Voltage is one of the most important variables in a welding procedure. It is also one that is sometimes misunderstood. You may ask five welders what effect voltage has on a weld and you may get five different answers. This is because voltage can do a lot of things, some good and some bad. Understanding the effects of voltage on a weld is very important and can help troubleshoot welding issues quicker.
Voltage has a direct impact on heat input. As voltage goes up so does heat input. Heat input can be extremely important when welding materials whose physical and mechanical properties may be affected by it. In some cases we want high heat input to slow down the cooling rate and prevent embrittlement. In other cases we want low heat input to speed up the cooling rate and prevent sensitization cracking.
Many welders and other professionals in the welding industry will tell you that voltage controls penetration and that the higher the voltage the deeper the penetration. This isn’t accurate.
Voltage, when set in the correct range, has little effect on penetration. Within this range, the higher the voltage the lower the penetration. Yes, you read that correctly. Higher voltage decreases penetration. Yet many times we hear that to get deeper penetration you need to weld “hotter” and that usually means higher voltage. Higher voltage spreads the arc out and deposits a wider bead. Less energy density is exhibited as the voltage goes up, so penetration is decreased. Keep in mind that if the voltage is too low and you get an erratic arc you will start losing penetration as well. As stated above, we are discussing the effects of voltage when set within an appropriate range.
The main purpose of the voltage is to supply enough energy to arc to get adequate metal transfer whether in short circuit, globular or spray transfer. In a constant voltage welding process, mainly all wire processes, we set a voltage that the power source should maintain while welding. If our contact-tip-to-work distance increases our voltage theoretically should go up as the arc length increases, but the power source maintains the desired voltage by changing amperage.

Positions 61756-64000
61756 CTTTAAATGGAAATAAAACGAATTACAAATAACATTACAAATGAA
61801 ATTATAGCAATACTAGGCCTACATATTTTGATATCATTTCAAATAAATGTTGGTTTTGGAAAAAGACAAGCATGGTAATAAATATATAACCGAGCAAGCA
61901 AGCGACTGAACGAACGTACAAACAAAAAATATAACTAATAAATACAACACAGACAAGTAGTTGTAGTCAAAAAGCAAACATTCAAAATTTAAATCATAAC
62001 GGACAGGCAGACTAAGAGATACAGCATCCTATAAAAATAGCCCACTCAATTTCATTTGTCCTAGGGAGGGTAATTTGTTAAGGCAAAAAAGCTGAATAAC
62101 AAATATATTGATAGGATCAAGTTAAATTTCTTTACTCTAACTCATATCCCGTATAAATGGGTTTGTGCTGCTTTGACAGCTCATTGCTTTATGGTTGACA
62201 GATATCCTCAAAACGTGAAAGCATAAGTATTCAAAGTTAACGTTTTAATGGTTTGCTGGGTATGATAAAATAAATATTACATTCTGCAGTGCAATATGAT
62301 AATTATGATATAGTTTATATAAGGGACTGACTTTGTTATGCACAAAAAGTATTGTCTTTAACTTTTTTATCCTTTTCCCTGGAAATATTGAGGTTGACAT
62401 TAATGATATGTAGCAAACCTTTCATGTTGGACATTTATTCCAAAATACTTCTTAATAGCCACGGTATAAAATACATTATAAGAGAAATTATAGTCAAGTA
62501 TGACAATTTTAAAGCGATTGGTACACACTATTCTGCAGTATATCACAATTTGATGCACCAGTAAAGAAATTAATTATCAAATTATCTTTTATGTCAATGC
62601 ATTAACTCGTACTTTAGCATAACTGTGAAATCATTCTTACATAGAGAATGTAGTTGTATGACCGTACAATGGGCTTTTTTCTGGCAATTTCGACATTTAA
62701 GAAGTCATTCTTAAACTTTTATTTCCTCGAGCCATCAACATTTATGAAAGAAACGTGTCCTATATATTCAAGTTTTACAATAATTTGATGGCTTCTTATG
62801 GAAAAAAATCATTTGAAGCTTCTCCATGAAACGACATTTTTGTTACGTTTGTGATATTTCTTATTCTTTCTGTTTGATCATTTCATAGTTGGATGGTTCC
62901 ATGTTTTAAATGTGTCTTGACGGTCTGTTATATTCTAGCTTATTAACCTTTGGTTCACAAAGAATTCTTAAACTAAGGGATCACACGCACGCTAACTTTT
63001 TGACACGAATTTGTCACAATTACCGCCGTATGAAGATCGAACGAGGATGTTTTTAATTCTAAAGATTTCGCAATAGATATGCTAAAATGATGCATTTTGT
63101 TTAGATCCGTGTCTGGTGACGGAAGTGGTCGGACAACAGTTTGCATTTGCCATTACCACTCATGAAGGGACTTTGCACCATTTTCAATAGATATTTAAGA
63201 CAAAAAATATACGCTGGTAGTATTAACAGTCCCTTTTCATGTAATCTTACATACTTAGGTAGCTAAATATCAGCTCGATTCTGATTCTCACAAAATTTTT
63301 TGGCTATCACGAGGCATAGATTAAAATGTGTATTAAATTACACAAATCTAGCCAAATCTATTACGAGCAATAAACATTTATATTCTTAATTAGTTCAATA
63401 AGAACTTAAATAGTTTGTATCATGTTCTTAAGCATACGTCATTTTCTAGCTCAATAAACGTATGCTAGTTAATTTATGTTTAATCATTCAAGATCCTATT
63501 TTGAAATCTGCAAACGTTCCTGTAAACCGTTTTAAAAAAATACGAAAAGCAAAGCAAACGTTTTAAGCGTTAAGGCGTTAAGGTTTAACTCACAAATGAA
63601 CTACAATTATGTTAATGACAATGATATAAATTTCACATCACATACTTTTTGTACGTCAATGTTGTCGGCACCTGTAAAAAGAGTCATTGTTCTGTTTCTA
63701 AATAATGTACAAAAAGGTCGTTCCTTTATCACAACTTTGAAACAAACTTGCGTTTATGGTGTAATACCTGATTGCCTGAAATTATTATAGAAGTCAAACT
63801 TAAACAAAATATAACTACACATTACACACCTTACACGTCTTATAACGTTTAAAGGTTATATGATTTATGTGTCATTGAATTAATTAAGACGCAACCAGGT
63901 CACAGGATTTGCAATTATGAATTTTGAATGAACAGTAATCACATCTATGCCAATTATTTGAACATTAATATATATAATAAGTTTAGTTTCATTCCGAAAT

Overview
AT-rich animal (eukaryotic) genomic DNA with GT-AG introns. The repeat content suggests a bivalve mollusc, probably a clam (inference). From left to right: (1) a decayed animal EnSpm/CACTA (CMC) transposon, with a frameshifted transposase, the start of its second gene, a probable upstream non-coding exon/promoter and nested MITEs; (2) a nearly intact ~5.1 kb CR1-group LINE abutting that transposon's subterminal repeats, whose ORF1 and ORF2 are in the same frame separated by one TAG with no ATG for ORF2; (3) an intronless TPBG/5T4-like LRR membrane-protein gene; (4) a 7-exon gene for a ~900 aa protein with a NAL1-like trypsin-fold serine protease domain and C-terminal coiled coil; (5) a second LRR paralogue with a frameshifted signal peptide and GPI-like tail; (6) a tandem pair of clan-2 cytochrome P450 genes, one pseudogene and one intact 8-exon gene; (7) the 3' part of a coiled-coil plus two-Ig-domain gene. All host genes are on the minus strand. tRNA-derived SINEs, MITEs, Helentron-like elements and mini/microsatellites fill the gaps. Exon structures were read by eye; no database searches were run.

As you can see, voltage has little effect on penetration. However, it significantly affects bead shape and penetration profile. When voltage is set low you will start getting excessive reinforcement in the weld. Reinforcement doesn’t add strength to the weld and may result in increased costs due to additional filler metal required as well as additional labor to make the weld. If reinforcement gets excessive then the weld would fail the acceptance criteria of many codes, especially if the weld will be subjected to fatigue loading.
When voltage is set to high the weld puddle becomes very fluid and the weld may sag as can be seen in weld (C) above. When voltage is excessively high you can also get undercut. When undercut exceeds a certain depth it becomes a defect which must be repaired. Weld (C) also shows undercut on the vertical leg as shown below.
It is important to note that in constant current welding processes, such as SMAW and GTAW, the voltage varies based on the arc length maintained by the welder.
A welding procedure may have a wide range for voltage. This is common. But even a slight change in voltage may be enough to take you from globular transfer to spray. Or away from spray into globular. Setting voltage inadequately can have major costs implications as it can create rework by excessive spatter production, welding issues such as undercut, blow through and many more.
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